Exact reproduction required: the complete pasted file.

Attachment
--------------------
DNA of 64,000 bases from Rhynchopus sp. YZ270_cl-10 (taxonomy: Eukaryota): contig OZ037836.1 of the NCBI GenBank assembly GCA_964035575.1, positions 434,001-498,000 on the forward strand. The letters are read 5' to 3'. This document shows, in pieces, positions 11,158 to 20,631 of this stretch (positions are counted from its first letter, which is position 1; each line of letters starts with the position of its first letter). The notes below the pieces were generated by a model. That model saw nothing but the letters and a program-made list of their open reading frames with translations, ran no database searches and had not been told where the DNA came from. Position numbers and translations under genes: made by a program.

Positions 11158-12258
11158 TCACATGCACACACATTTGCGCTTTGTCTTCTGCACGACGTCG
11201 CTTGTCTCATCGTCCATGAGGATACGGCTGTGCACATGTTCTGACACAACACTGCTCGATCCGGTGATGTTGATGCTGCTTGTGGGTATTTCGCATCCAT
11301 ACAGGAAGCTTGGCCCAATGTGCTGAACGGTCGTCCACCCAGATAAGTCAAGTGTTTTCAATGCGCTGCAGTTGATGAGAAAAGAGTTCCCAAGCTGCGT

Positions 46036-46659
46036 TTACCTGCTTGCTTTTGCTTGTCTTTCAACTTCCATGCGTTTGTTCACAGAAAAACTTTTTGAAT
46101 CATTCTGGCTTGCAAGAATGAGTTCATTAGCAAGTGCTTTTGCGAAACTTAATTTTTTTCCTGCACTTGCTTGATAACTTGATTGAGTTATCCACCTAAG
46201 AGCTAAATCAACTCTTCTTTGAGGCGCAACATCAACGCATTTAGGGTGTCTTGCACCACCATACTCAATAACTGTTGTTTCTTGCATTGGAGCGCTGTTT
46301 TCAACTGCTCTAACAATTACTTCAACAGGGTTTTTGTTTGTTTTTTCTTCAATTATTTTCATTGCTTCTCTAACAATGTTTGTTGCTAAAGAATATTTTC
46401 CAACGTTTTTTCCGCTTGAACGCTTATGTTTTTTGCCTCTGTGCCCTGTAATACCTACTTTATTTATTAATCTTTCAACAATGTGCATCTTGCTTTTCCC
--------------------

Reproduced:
DNA of 64,000 bases from Rhynchopus sp. YZ270_cl-10 (taxonomy: Eukaryota): contig OZ037836.1 of the NCBI GenBank assembly GCA_964035575.1, positions 434,001-498,000 on the forward strand. The letters are read 5' to 3'. This document shows, in pieces, positions 11,158 to 20,631 of this stretch (positions are counted from its first letter, which is position 1; each line of letters starts with the position of its first letter). The notes below the pieces were generated by a model. That model saw nothing but the letters and a program-made list of their open reading frames with translations, ran no database searches and had not been told where the DNA came from. Position numbers and translations under genes: made by a program.

Positions 11158-12258
11158 TCACATGCACACACATTTGCGCTTTGTCTTCTGCACGACGTCG
11201 CTTGTCTCATCGTCCATGAGGATACGGCTGTGCACATGTTCTGACACAACACTGCTCGATCCGGTGATGTTGATGCTGCTTGTGGGTATTTCGCATCCAT
11301 ACAGGAAGCTTGGCCCAATGTGCTGAACGGTCGTCCACCCAGATAAGTCAAGTGTTTTCAATGCGCTGCAGTTGATGAGAAAAGAGTTCCCAAGCTGCGT

Positions 46036-46659
46036 TTACCTGCTTGCTTTTGCTTGTCTTTCAACTTCCATGCGTTTGTTCACAGAAAAACTTTTTGAAT
46101 CATTCTGGCTTGCAAGAATGAGTTCATTAGCAAGTGCTTTTGCGAAACTTAATTTTTTTCCTGCACTTGCTTGATAACTTGATTGAGTTATCCACCTAAG
46201 AGCTAAATCAACTCTTCTTTGAGGCGCAACATCAACGCATTTAGGGTGTCTTGCACCACCATACTCAATAACTGTTGTTTCTTGCATTGGAGCGCTGTTT
46301 TCAACTGCTCTAACAATTACTTCAACAGGGTTTTTGTTTGTTTTTTCTTCAATTATTTTCATTGCTTCTCTAACAATGTTTGTTGCTAAAGAATATTTTC
46401 CAACGTTTTTTCCGCTTGAACGCTTATGTTTTTTGCCTCTGTGCCCTGTAATACCTACTTTATTTATTAATCTTTCAACAATGTGCATCTTGCTTTTCCC